Let me take you back to when I first met Simone. Fresh off the plane, I shuffled to the bus stop with my luggage and a heart full of nerves. I had arrived in Palma, but did not even know where to begin with purchasing a bus ticket to get to my airbnb. And there’s Simone; a helpful and kind stranger, who explained to me that because it was still the tourist season, bus tickets were five euro, higher than they would be when the island was flushed of its many visitors. Simone, a native English speaker who didn’t hesitate to strike up a conversation, which quickly led to the realization that we were both in Palma because we were employed as Language Assistants, except she was entering her third year with the program. When my stop arrived, Simone hopped off the bus with me, and in the rain she pulled up the address on her phone, and led me to the doorstep of the flat I was staying in. When I recount traveling mercies and the grace of God upon me, this memory is high on the list.
Fast forward a week and there I am in a cafe with Simone, already a source of comfort and familiarity to me in this new world that is Mallorca. She listens and asks questions and gives advice, and we depart with a tentative plan to meet the following week. During the next several days, I am reaching out to everyone I have come in contact with in hopes of finding a lead about a place to live in Palma. When I say everyone, I mean everyone– posting in Facebook groups, an email sent to the woman who helped set up my bank account, inquiring to the woman who led the orientation for Language Assistants, seeking out the Pastor at my church- anyone who had a connection to Palma knew I was looking for a place, and for one reason or another, every lead seemed a dead end.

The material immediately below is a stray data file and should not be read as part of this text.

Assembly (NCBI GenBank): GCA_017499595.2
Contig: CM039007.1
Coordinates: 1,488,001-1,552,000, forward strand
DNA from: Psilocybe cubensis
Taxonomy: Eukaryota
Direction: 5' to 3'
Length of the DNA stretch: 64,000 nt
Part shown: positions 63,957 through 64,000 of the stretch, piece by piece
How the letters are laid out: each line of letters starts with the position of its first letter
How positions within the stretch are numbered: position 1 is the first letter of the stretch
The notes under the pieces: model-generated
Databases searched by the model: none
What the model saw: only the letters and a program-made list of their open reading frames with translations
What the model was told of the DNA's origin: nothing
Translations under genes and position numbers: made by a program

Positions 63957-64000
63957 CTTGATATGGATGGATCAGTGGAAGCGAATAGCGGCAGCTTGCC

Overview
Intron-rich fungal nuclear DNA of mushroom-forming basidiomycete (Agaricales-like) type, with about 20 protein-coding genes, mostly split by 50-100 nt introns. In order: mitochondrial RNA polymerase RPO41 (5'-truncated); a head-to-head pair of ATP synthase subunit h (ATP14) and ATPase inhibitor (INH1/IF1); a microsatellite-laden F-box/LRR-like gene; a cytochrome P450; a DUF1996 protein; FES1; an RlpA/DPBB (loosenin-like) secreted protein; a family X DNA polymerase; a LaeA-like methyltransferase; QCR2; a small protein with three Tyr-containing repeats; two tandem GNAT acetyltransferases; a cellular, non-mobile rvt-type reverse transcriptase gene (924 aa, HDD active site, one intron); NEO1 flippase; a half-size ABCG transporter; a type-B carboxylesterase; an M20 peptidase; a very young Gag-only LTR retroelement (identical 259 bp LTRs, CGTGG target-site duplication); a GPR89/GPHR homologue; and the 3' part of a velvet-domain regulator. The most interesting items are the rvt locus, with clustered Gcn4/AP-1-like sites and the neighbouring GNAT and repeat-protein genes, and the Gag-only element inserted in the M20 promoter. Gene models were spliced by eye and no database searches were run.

As I began to doubt I would ever make my way back to Palma (evidence here), I once again had coffee with Simone. And there, she listened to my discouragement only to meet it with a proposition; if I could secure a place for the month of October, I could move into a room that would be open at the end of the month… in her flat. Tears and nodding and a grin were my response.
And so, after three weeks in a temporary flat, my bags have now been unpacked, my clothing put on hangers (I have hangers, you guys!, how simple and yet such a gift), and pictures have been hung. However, this flat serves as a reminder of something much more than just a space to live and do life in. This flat points me in the direction of divine work, of provision that only God gives, and of God’s faithfulness even among my doubt. How Simone and I met at the airport bus stop, how every room I was shown had something that made it a deal-breaker, how her previous flatmate’s contract ended, thus freeing up a room; none of these things happened by chance.
There is hope and purpose written all over this part of my journey, none of the frustration or tears wasted because something better was being worked out all along on my behalf. When those moments come when I doubt circumstances will shift, and inevitably they will come, may I use this story to recount the goodness of the God I serve; that nothing is lost, that he sees each detail, that my needs matter.
Now who wants to come visit?